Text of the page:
Little did I know it would come 3 years after Kristen was born, by way of a little yellow bus.
Her class had a fancy title, but basically it was pre-K, special education-style. I was excited that my girl would go to a local school and we could stop our everyday journey across Dallas to Easter Seals, but at the same time, I was sad that she was going to a local school and that we had to stop our everyday journey across Dallas to Easter Seals. Hooray for no more stressful driving in Dallas traffic; boohoo to no more contact with other special needs moms.
Before Kristen could enter our school system, she had to be evaluated. The results of the evaluation would be revealed in a meeting called an ARD (Admission, Review, Dismissal for Special Education). That’s where we (parents, teachers, special education teachers, administrators, diagnosticians, therapists) would discuss the plan for her education for the following year.
Because I’d taught before having kids, I’d participated in ARD meetings, and it was a familiar procedure to me. However, as we approached the date that Kristen would enter our public school system, the moms at Easter Seals began talking about advocacy. Since their children were also entering public schools, they were nervous about how their kids would be viewed. “You need an advocate with you at the ARD meeting.” I must have heard this sentence 20 times if I heard it once. And even though I wasn’t nervous about our meeting, I began to question: should we have an advocate, too? Maybe the school district was going to pull a fast one on us. Maybe this meeting wasn’t going to go well. Maybe the Easter Seals moms knew more than I did, even though they’d never set foot in a school before and I had been a teacher. The seed of doubt had been sown and overrode any logic that might have been obvious to a more objective person.
So, we proceeded to our meeting, advocate by our side. It was the one and only time we took an advocate. We learned quite a bit from that first meeting with school officials, and we never quit learning the whole time Kristen was in public school (19 years). We had a very successful experience. We weren’t perfect, the school system wasn’t perfect, Kristen wasn’t perfect, but we all worked together for Kristen’s good.
If I could go back in time and give myself and the other moms advice, I’d share these
5 tips for making school and parent interactions successful:
- Don’t think of the school as an institution. Schools are full of people. They have feelings. Get to know those people for who they are. Remember why they do what they do: they love kids.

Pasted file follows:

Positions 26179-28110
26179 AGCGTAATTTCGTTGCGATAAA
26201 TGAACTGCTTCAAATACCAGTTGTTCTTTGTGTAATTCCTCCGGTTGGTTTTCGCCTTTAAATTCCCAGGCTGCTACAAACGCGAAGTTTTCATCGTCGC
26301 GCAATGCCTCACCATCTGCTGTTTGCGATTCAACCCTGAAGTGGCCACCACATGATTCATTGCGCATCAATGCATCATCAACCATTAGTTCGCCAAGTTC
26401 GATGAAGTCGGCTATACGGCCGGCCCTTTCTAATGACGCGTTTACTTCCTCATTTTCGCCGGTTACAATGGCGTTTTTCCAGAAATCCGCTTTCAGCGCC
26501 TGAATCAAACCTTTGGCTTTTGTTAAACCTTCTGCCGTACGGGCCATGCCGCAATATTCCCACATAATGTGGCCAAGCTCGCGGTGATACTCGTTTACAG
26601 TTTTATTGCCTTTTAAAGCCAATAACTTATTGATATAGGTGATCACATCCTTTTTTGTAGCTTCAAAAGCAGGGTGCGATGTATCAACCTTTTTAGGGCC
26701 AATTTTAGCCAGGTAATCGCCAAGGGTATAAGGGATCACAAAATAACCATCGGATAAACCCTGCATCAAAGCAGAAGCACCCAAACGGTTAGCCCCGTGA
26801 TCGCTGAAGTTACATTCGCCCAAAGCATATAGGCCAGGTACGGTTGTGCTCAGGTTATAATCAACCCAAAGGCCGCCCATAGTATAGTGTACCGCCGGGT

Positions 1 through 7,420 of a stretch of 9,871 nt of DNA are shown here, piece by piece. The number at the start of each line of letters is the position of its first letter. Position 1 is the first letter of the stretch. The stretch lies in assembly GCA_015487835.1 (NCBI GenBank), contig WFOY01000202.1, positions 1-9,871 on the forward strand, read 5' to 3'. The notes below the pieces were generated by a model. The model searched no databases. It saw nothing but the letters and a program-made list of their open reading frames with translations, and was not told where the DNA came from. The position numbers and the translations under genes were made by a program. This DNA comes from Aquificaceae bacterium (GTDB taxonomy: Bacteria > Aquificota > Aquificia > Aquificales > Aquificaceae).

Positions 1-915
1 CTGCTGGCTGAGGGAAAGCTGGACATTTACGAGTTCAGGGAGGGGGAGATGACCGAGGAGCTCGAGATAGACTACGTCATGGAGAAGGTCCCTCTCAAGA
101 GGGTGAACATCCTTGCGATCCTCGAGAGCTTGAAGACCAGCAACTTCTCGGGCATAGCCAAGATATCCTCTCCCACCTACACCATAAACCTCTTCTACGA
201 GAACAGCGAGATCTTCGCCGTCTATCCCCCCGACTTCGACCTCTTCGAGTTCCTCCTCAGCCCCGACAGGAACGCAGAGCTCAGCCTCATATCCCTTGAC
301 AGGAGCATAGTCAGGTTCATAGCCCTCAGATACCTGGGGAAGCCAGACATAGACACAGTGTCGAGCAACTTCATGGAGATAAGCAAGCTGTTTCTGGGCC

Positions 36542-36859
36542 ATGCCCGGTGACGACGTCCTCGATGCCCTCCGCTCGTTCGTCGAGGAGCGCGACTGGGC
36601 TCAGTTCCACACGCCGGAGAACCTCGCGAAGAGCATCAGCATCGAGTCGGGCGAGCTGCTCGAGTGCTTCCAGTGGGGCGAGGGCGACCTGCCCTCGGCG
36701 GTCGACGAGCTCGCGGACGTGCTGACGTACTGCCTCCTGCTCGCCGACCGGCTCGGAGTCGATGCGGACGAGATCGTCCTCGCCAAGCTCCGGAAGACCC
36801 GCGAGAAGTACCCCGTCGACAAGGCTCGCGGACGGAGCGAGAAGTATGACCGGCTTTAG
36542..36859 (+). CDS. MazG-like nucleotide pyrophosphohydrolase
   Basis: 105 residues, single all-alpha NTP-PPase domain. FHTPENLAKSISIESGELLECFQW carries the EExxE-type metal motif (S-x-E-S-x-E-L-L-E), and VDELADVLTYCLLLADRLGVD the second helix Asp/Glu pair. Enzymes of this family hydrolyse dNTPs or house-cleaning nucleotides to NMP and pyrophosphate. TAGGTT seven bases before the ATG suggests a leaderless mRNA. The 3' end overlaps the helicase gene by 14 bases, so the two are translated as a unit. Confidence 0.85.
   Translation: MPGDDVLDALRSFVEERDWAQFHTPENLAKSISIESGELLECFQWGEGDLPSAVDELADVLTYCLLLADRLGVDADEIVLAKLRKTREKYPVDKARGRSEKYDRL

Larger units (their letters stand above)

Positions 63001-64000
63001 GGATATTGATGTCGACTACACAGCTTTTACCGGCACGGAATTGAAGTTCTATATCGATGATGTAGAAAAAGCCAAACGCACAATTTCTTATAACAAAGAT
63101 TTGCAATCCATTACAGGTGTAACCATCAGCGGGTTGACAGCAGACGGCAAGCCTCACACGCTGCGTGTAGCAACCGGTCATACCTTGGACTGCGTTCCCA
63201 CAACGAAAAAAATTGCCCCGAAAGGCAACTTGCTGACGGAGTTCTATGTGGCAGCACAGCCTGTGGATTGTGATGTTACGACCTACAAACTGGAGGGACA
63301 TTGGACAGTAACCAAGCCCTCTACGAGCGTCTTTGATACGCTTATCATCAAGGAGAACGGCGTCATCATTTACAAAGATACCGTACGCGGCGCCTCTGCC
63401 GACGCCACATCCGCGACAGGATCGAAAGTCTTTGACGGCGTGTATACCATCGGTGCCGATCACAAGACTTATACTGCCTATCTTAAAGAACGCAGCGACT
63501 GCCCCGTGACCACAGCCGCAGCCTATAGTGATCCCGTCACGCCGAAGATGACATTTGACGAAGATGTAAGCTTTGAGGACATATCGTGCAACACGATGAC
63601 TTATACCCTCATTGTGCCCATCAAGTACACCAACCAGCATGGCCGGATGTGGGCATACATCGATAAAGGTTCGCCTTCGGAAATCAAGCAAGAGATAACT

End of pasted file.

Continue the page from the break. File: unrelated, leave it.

- Communicate: clearly, positively, often. One thing’s for sure: you don’t stand a chance of making something right if you don’t know it’s wrong.
- Ask questions. Don’t leave anything to chance. If you don’t understand, clarify. In an ARD meeting, for example, the staff reel off special education terms so quickly your head spins. Remember, they live and breathe these words — you and I do not. Don’t feel bad (a.k.a. stupid) for asking staff to explain educational terms. You need to know what you are agreeing to before signing consent. And always attend any meeting held on behalf of your child.
- Know the law and your child’s rights. Knowledge is power and freedom. When you know special education laws and your child’s rights under those laws, then you will be more at ease with the school’s plans for his education. You will also know when it’s appropriate to question something.
- Always be positive. Everything you do — getting to know faculty, communicating, asking questions, gaining knowledge about laws — should be done with a positive attitude. If fear, bitterness or anger bleed through your correspondence or questioning, or worse, if you are seen as one who helps out around the school because you want to check up on certain teachers…things will not go well. It will be very hard to recover from the bad reputation you will have set up for yourself. So before anything, pray. Pray for the principal, the staff, and every person on the campus. Pray that they would remember their calling every day. Pray for the school district and its leadership. Pray that your child and every child will be cherished and valued. Pray for the parents to value and support the people who educate their children. And pray for your own attitude to be generous and caring towards those who care for your child.
I didn’t do all these things perfectly. But my biggest fear never came true. Kristen was always safe at school, and no matter how she behaved, I knew those in charge of her welfare were trustworthy, loving, and had the highest integrity. We were blessed those 19 years in Mesquite ISD.